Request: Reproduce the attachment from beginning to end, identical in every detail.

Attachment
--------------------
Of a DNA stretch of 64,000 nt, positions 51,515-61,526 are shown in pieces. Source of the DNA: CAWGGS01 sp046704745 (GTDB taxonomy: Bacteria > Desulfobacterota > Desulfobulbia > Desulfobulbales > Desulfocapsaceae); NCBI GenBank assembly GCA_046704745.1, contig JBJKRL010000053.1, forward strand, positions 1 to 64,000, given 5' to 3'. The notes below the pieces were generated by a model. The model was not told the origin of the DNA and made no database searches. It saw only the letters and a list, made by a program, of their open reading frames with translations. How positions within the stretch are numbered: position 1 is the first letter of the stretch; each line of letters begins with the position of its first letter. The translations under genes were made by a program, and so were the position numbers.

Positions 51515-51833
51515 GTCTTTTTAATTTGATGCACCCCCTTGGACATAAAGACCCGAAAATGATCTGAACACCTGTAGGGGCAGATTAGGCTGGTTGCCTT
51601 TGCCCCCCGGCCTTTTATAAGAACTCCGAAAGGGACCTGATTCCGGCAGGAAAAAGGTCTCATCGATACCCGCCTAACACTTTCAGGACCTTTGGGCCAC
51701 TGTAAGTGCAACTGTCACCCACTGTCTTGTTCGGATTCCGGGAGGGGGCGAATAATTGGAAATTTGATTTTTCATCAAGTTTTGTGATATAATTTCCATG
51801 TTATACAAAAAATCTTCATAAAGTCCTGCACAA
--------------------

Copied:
Of a DNA stretch of 64,000 nt, positions 51,515-61,526 are shown in pieces. Source of the DNA: CAWGGS01 sp046704745 (GTDB taxonomy: Bacteria > Desulfobacterota > Desulfobulbia > Desulfobulbales > Desulfocapsaceae); NCBI GenBank assembly GCA_046704745.1, contig JBJKRL010000053.1, forward strand, positions 1 to 64,000, given 5' to 3'. The notes below the pieces were generated by a model. The model was not told the origin of the DNA and made no database searches. It saw only the letters and a list, made by a program, of their open reading frames with translations. How positions within the stretch are numbered: position 1 is the first letter of the stretch; each line of letters begins with the position of its first letter. The translations under genes were made by a program, and so were the position numbers.

Positions 51515-51833
51515 GTCTTTTTAATTTGATGCACCCCCTTGGACATAAAGACCCGAAAATGATCTGAACACCTGTAGGGGCAGATTAGGCTGGTTGCCTT
51601 TGCCCCCCGGCCTTTTATAAGAACTCCGAAAGGGACCTGATTCCGGCAGGAAAAAGGTCTCATCGATACCCGCCTAACACTTTCAGGACCTTTGGGCCAC
51701 TGTAAGTGCAACTGTCACCCACTGTCTTGTTCGGATTCCGGGAGGGGGCGAATAATTGGAAATTTGATTTTTCATCAAGTTTTGTGATATAATTTCCATG
51801 TTATACAAAAAATCTTCATAAAGTCCTGCACAA